by: James from: San Antonio, Texas
October 08, 2008 05:03
A defense alliance without concrete plans to defend ALL member States only makes sense to the whimpy Germans. Come on Angela, wake up! Isn't Georgia's brutal occupation enough evidence for you, that defense planning makes sense?

by: orknexus
October 08, 2008 15:40
Well, well... Collective defense alliance without any plans to defend its members? Does that seem normal to Germany and France? American idiom "to sell someone down the river" comes to mind, when I hear this.

by: Janis Berzins from: Riga, Latvia
October 08, 2008 17:02
Germany had already played this "spheres of influence" game with Russia in 1939. Remember Molotov–Ribbentrop Pact, anyone? We all know what it ended up with.

by: Karl from: Munich
October 08, 2008 18:08
John, you act like Russia's neighbors have no right to an opinion of their own, to actually make independent decisions. Don't you think that Russia's inability to put its imperial past behind it might give its former subjects good reason to be nervous? Maybe if Russia treated them like real states, not as wayward colonies, it might find itself with more friends in the region. The Kremlin's fear of real democracy is much more of a Cold War relic than any of the sabre-rattling in any case.

by: Ivo from: BG
October 08, 2008 18:34
Indeed Janis, the Germans have been becoming too close with Putin's regime which is worrying, I think and that week German response to Russia's brutal invasion of Georgia... I really don't know what their problems is, if it were not for the US there still would have been bloodshed going on next to my country. What did the Europeans did? NOTHING! <br /><br />John, Russia today is run by a revanchist Stanilist-Imerialist-era-glorifying ex-KGB m**********r. <br />Ever heard of Web War One, by the way?<br />http://www.wired.com/politics/security/magazine/15-09/ff_estonia<br /><br />I'd hardly blame it on the Americans.

by: john from: Canada
October 08, 2008 21:35
I think the truth of the matter is that Russia is Europes only energy supplier, and yes France ,Germany and all of Europe including the Baltics and Caucauses depend on Russia for this very reason. So realisticly Eurpoean nations would be hesitant to alienate Russia with Defence plans or missle defence systems. America has no threat like the lose of energy or heat in the winter hanging over it's head like Europe does, so angering Russia, will definately not hurt the US. We have to look at the full picture, If the US had only Russia to rely on for energy, I highly doubt they would be pushing Putins buttons. <br />And yes Karl I do agree, every nation has its right to be independant to make its own decisions and yes Russia looks at Eastern Europe in an imperialistic nature, but look at the changes that the Baltics have done already, they've joined the EU and they have joined NATO, those were independant decisions which they executed, and the Caucauses have that same right to join the EU as well in my beliefs, but alienating Russia will only hinder these processes, espeacially in the case of putting up missle defence systems around her borders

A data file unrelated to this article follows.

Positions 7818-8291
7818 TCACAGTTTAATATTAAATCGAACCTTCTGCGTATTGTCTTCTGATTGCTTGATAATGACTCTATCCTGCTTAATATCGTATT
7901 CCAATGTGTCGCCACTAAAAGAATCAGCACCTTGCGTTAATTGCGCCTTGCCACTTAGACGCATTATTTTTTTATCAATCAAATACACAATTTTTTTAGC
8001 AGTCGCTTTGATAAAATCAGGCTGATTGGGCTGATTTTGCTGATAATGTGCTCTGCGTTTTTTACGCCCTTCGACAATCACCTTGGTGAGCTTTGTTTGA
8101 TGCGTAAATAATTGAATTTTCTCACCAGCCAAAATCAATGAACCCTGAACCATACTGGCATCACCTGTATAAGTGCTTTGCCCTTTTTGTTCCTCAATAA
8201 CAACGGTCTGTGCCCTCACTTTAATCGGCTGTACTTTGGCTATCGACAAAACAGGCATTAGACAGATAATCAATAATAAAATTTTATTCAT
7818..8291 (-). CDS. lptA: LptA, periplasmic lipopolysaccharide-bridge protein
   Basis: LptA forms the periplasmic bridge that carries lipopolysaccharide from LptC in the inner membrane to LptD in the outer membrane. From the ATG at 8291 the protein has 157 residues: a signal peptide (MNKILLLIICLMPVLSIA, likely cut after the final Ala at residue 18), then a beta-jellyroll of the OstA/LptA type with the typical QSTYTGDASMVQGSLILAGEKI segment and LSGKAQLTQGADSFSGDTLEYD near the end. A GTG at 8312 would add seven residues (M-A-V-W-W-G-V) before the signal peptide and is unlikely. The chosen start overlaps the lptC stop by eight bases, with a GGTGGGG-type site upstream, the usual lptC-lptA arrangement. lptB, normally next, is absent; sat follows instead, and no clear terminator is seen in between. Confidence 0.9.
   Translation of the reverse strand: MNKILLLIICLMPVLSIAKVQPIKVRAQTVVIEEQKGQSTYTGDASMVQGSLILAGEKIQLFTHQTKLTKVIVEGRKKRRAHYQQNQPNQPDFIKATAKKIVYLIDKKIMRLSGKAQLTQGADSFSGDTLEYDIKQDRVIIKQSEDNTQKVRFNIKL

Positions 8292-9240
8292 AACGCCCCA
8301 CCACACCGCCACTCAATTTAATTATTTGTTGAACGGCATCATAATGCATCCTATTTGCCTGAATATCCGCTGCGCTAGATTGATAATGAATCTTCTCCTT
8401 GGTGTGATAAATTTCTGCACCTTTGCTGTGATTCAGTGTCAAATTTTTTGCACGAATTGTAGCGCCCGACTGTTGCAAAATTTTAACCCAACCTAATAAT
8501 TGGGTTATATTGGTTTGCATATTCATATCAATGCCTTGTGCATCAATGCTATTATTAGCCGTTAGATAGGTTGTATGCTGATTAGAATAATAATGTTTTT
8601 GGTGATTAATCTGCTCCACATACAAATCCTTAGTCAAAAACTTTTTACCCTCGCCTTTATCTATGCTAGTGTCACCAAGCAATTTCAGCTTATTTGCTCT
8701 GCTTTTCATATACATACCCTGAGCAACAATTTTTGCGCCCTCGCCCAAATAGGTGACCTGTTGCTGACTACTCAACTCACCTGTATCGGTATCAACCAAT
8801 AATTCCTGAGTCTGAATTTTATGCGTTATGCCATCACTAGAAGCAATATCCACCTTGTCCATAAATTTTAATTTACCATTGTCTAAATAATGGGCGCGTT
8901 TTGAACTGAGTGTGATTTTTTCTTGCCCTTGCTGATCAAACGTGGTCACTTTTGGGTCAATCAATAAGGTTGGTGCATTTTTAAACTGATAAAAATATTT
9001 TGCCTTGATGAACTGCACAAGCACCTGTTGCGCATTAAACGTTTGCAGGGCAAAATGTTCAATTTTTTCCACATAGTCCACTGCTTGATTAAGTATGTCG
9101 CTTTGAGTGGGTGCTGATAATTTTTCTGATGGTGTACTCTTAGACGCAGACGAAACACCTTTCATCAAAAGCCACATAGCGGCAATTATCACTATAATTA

by: joe s. from: gainesville, fla.-USA
October 09, 2008 01:51
It could be that Canadian John is correct-it does seem possible. But the defense of NATO members is an extremely important consideration. I believe we-all NATO members, that is-should support one another and member countries should feel confident that each of the others will not only defend them, but do so fervently and with extreme haste, without endless deliberations. 'Nuff said

by: Ivo
October 09, 2008 09:31
John, yes, Europe depends a lot on Russia mainly for gas, but Russia won't turn off the tap for Europe, because it equally depends on the $€&#163; it receives from Europe. Likewise the Communist Entity of Peking that holds billions of US debt cannot afford to bring down the USA, because it depends the market and investment etc.

by: Anton from: Auckland
October 11, 2008 03:14
I guess the main problem of 21st century is about to be resolved. At least we are now a step closer to the answer - &quot;how to initiate a war with a second-large nuclear power?&quot;. Obviously, US is trying hard, and finally it can see the opportunity to accomplish this American Dream!<br /><br />I wonder, if the curiosity is so much inflated, would not it be easier to simply probe Russia with bombing and see what happens? What's the sense in just going round and around when exactly the same can be accomplished in just a few minutes?